While a lot of collaboration can be achieved without additional funding, a little funding can go a long way to get a collaborative started. Effective regional adaptation collaboration takes a lot of effort. In addition to funding for regular convenings, day-to-day operations might include drafting collaborative deliverables and coordinating executive committee, member, and work group logistics.
Although a regional adaptation collaborative can help create momentum to add value for members and attract funding, it can be a challenge to strike a balance between creating funding opportunities for collaborative members and creating funding for a collaborative itself. Funders might want to fund a region (i.e. a county or an air or water quality management district) directly. It is important to keep the operations of the collaborative as nimble, efficient and focused on serving its members as possible to maximize impact. Also, ongoing communication among participants is key to ensure that a collaborative organization both helps to attract new resources as well as leverages the resources of any one member agency to help others where possible.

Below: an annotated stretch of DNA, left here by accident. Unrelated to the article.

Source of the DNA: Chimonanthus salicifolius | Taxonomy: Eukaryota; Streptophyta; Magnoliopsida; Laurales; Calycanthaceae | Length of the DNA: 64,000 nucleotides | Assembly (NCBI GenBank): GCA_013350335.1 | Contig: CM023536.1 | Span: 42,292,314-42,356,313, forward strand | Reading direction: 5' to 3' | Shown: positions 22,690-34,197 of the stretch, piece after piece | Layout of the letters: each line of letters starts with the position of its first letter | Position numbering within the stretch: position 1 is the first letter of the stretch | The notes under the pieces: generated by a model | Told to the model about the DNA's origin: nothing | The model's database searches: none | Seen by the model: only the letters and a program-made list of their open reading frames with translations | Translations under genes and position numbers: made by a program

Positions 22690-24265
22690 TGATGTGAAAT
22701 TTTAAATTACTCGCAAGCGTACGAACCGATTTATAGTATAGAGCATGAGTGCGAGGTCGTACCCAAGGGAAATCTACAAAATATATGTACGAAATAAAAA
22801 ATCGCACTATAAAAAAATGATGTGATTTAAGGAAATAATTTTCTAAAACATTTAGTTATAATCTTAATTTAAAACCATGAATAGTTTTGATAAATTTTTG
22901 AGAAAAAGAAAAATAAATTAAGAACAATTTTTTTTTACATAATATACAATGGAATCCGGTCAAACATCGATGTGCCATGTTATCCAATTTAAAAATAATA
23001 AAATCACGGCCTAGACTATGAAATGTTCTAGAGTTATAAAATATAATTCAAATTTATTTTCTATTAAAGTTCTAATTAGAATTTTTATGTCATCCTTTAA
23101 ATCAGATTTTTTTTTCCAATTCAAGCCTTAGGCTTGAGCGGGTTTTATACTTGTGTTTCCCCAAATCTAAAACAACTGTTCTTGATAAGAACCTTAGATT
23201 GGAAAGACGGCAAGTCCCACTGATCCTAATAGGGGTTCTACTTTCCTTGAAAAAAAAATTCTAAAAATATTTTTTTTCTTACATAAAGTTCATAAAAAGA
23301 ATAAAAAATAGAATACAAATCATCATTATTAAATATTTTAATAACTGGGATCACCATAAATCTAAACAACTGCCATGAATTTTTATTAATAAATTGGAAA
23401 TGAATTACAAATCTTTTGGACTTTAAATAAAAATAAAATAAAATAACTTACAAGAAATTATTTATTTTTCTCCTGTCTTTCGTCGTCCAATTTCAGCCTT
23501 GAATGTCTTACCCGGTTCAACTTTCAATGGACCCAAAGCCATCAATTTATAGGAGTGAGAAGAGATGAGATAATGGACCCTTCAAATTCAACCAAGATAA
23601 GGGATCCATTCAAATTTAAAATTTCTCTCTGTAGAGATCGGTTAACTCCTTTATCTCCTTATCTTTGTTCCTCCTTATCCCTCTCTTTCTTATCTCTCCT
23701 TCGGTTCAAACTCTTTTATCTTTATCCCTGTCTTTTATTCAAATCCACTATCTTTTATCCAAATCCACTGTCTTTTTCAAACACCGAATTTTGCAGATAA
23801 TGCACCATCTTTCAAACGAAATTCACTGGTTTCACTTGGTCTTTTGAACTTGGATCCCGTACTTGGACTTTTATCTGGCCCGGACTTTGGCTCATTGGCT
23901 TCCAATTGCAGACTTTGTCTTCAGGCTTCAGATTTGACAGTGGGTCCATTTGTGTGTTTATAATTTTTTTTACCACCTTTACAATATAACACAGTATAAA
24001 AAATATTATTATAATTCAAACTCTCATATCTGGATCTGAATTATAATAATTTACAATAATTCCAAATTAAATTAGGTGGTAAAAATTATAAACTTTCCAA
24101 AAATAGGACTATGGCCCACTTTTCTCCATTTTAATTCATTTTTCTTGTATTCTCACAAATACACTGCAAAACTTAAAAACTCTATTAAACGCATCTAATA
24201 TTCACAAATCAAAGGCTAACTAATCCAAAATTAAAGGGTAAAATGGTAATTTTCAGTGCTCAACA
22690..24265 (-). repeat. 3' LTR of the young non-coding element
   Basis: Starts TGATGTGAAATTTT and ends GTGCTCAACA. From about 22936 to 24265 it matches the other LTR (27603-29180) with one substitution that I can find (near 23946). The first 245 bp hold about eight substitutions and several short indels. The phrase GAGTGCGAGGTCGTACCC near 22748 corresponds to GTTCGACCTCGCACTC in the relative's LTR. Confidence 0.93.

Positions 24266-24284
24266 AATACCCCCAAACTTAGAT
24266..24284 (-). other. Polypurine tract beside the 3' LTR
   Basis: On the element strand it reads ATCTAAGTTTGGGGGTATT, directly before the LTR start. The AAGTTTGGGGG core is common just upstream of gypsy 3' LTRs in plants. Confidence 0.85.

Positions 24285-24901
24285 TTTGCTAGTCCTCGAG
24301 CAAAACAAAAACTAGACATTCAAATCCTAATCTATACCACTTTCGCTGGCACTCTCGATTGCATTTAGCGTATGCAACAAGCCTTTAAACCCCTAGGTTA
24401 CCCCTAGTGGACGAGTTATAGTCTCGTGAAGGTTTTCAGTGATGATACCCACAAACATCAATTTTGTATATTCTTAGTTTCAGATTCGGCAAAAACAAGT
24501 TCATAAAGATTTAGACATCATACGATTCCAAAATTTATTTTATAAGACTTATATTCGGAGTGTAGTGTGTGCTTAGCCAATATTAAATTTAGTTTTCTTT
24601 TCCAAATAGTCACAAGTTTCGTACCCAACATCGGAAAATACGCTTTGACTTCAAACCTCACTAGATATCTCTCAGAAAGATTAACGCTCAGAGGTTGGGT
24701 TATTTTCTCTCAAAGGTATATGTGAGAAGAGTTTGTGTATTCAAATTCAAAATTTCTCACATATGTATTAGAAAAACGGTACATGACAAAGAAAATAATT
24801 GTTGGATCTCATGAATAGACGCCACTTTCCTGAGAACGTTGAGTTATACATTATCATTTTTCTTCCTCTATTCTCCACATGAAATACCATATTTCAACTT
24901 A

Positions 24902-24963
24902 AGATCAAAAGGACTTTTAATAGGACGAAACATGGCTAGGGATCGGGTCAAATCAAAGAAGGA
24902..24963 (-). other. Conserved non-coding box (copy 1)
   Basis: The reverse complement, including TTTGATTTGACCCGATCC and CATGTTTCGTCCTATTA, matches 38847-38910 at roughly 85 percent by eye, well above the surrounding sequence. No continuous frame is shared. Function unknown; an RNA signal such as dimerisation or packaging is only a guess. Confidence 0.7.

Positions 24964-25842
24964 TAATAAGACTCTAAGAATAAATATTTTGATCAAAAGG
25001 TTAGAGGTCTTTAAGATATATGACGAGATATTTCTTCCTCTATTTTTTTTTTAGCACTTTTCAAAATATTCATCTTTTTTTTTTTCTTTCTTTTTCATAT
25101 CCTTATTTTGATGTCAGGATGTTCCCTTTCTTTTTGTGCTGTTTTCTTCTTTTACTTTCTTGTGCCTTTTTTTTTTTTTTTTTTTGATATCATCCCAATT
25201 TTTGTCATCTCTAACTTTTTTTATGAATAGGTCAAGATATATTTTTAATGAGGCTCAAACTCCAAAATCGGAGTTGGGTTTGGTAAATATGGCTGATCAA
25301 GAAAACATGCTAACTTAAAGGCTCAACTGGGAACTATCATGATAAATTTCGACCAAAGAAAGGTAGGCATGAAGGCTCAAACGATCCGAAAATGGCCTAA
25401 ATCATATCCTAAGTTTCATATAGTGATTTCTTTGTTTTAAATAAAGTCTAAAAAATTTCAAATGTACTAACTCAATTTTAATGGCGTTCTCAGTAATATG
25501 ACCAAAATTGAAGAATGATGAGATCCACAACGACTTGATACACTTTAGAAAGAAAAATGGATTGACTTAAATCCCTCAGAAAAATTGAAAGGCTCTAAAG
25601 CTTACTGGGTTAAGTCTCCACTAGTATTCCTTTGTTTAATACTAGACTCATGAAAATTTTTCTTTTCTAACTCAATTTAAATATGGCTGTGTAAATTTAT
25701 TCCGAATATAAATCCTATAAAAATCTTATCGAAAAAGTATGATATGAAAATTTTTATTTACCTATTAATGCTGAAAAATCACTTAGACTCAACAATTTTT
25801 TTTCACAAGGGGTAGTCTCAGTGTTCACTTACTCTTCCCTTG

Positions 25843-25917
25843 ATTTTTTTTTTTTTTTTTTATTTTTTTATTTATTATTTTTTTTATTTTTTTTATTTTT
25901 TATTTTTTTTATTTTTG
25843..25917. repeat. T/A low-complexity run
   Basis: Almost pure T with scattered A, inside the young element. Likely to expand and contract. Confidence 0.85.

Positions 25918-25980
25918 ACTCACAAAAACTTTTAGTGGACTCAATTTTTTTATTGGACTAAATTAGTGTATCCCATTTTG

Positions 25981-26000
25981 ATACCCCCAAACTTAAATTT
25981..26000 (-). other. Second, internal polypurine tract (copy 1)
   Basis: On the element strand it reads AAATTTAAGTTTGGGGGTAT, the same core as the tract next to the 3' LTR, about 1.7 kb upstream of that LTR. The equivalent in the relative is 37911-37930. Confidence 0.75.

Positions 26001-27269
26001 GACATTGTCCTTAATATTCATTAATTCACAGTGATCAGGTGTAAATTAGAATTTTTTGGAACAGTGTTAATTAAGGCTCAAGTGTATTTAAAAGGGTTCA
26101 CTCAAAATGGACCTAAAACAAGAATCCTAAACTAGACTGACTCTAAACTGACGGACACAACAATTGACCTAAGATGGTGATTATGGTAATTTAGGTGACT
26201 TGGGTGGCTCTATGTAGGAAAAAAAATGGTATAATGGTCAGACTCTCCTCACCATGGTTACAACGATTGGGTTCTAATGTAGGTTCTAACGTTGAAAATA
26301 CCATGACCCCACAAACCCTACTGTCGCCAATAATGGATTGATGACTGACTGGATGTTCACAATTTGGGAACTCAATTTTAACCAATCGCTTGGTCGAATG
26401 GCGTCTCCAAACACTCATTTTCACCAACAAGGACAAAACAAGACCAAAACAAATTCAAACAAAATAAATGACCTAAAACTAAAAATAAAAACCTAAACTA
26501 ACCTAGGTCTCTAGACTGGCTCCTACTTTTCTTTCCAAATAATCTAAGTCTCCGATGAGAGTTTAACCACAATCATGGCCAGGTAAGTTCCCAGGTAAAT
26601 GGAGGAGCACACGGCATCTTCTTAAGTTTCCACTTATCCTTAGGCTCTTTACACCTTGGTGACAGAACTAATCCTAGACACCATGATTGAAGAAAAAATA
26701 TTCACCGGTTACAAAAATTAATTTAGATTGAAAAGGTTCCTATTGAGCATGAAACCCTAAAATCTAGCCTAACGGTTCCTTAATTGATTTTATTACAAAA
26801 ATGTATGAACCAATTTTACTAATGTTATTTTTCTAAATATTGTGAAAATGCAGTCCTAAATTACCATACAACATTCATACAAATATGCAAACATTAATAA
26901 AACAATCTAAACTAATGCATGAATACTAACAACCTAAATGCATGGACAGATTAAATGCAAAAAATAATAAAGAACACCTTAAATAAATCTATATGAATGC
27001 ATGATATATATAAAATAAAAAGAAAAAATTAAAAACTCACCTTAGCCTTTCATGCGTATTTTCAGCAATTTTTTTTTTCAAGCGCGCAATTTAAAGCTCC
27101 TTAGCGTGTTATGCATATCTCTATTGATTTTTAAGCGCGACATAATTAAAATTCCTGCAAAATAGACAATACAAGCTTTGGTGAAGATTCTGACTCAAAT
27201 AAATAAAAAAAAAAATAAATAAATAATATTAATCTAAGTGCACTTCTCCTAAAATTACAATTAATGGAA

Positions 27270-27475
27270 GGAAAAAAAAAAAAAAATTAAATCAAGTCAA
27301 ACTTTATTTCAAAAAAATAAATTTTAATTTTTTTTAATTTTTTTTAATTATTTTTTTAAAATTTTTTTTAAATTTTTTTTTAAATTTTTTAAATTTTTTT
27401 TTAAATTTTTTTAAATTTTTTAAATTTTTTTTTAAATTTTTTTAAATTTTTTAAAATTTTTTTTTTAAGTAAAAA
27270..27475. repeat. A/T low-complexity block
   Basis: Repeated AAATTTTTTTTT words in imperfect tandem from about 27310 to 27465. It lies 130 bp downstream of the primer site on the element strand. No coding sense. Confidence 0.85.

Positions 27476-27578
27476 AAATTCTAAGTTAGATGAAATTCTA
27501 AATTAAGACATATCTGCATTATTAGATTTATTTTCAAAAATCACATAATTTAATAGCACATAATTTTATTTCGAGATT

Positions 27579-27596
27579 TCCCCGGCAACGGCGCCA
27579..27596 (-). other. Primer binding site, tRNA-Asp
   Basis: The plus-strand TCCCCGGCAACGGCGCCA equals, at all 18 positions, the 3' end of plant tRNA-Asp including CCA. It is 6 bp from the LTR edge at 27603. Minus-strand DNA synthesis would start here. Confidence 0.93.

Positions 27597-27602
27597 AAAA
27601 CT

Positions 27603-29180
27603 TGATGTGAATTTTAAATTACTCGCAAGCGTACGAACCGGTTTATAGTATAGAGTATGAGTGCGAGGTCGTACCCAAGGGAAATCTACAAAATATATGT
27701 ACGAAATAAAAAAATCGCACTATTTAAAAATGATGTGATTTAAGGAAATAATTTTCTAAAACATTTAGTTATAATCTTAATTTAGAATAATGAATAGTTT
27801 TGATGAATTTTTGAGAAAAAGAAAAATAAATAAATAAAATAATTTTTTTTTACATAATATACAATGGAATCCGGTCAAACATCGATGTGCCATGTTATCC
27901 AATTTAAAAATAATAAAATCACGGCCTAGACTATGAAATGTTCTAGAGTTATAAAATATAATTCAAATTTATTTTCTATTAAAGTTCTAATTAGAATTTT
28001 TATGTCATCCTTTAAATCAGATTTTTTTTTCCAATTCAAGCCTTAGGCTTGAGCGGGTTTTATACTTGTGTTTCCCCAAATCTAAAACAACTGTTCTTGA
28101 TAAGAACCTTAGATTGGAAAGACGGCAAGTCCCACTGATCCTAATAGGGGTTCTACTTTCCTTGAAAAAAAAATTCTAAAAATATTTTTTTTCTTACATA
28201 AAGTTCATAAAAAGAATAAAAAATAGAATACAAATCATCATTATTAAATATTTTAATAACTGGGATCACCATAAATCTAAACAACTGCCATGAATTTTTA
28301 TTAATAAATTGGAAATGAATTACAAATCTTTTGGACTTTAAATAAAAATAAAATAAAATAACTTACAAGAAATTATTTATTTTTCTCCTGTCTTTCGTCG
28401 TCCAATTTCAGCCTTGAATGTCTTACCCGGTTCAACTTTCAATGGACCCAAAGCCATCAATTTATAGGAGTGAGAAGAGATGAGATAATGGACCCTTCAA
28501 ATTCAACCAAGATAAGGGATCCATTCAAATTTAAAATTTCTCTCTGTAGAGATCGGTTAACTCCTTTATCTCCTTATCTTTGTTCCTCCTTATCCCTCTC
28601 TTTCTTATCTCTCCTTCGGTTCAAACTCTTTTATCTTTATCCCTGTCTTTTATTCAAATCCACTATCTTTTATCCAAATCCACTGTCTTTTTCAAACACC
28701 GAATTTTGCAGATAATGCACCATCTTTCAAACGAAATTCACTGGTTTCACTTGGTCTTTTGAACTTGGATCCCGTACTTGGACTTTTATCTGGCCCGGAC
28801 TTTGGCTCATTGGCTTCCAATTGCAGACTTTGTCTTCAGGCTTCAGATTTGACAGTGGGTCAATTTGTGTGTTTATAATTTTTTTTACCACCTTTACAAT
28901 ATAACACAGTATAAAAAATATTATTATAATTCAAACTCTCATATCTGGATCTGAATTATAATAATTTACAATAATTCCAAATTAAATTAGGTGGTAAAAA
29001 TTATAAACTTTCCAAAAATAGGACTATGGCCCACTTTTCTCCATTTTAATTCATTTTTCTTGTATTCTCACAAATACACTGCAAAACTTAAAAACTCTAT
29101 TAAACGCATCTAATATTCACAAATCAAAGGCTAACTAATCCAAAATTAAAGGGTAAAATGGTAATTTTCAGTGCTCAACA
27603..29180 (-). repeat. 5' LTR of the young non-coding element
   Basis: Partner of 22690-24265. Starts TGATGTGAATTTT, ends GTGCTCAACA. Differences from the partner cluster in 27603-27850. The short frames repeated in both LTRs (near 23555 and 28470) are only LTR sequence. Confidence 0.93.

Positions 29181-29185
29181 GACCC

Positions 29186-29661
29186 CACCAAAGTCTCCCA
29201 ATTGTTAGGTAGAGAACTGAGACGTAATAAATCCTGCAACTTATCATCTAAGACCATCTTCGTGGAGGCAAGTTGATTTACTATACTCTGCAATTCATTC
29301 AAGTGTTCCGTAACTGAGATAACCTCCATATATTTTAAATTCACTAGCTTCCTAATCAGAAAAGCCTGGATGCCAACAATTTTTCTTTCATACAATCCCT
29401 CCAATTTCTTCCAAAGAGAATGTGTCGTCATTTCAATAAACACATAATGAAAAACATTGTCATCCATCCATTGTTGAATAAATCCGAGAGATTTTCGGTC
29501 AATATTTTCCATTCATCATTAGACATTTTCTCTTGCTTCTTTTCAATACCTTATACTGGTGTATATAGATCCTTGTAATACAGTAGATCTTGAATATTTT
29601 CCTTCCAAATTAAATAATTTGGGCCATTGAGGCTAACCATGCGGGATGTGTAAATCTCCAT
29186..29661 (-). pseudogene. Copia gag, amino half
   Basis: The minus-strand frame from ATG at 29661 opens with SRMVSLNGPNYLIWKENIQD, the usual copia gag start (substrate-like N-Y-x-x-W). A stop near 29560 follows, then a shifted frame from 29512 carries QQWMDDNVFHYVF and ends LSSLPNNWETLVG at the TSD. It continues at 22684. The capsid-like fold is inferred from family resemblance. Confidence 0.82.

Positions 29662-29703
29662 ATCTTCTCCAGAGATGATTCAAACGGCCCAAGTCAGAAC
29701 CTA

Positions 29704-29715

Charging dues, writing grants, and encouraging resource sharing by participants are all ways to support a regional adaptation collaborative. Based on the experience of the ARCCA regions, initial funding might need to come from collaborative members or a sympathetic philanthropic agency, in order to kick-start your local climate action work and help you to gain authority and legitimacy as a regional climate adaptation practitioner.
As individual member organizations are not likely to have dedicated time in their workload to support the collaborative on a regular basis, staffing these activities will facilitate more meaningful participation by members, and promote stability even as membership evolves. Securing funding upfront for this position allows this staff to focus on the management of the collaborative, including the pursuit of additional funding to move the collaborative forward on specific project and outreach efforts.
Having an agreed upon governance structure and at least a part-time staff person can help to navigate and negotiate these funding conversations.